Strawberries Shown to Prevent Breast Cancer Growth

Strawberries appeared to slow down the growth of breast cancer tumours in mice scientists said

Strawberries appeared to slow down the growth of breast cancer tumours in mice scientists said

Scientists used an extract from the Alba strawberry to feed female mice with breast cancer tumors, as well as lab-grown cancer cells.

Despite the positive results, the researchers said the information from this study and other studies using animal models should not be extrapolated to humans.

Strawberry extract also reduced the expression of several genes involved in the processes of metastasis, such as Csf1, Mcam, Nr4a3 and Set.

This suggests that strawberry extracts may serve as an effective preventive and curative food intervention for breast cancer in people.

At the same time, one gene believed to suppress the spread of breast cancer, Htatip2, became more active.

The in vivo model used female laboratory mice, which at one month of age were divided into two groups: one was given a standard diet, while the other group was given an enriched diet, 15% of which was strawberry extract.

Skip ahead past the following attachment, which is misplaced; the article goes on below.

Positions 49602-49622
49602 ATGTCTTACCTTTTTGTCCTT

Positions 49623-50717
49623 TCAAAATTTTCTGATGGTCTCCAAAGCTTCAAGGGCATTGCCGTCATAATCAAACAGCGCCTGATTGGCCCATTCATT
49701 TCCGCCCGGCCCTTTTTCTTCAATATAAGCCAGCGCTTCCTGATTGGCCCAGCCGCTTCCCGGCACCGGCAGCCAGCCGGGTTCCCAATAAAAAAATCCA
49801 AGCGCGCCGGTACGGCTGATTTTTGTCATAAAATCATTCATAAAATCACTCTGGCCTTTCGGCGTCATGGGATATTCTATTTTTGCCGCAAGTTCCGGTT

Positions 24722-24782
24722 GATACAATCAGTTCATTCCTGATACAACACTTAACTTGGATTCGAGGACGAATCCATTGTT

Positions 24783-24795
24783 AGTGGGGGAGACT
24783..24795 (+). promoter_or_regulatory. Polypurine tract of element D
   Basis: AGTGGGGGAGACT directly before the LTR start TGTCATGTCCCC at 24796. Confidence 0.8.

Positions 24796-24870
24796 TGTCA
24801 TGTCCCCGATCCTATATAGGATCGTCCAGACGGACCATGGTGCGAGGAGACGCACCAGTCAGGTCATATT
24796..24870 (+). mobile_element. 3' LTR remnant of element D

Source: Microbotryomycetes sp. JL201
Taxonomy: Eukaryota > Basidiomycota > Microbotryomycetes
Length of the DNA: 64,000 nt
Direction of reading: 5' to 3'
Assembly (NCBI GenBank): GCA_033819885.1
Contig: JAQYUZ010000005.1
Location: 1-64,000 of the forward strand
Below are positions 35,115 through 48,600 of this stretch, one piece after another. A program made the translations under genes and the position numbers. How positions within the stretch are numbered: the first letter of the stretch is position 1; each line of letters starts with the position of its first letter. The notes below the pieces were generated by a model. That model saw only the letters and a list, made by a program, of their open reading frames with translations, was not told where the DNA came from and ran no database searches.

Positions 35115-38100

Recent studies have shown that strawberries might be the next miracle fruit to cut down breast-cancer risk as the extracts are found to prevent growth of carcinogenic cells and reduce tumour size.

When tested on mice, the medicine halted the protein's capacity to help cancer cells, slowing both the growth of tumours and the rate at which cells multiplied, scientists said.

After five weeks, the tumours were extracted and analysed to evaluate their weight and volume.

Maurizio Battino, who is co-author of the paper and a principal investigator at the Marche Polytechnic University in Italy and the European University of the Atlantic in Santander in Spain, says the results of this study are definitely valid for gaining an understanding of potential effects of strawberries on breast cancer.

Despite the positive results of the study, in which researchers from the University of the Americas (Ecuador) and the International Iberoamerican University (Mexico) also participated, the researcher emphasises that the information from this and other studies using animal models cannot be extrapolated to humans.

It has been noted that the concentration of phenolic compounds, which are thought to be responsible for the beneficial health effects, may vary significantly between different varieties of strawberries.

"The majority of diseases, including cancer, are complex", he explains, "and involve complex interactions between cellular and molecular systems that determine the development of the disease".

The new study presents promising results on the potential positive effects of the fruit to prevent or treat breast cancer.

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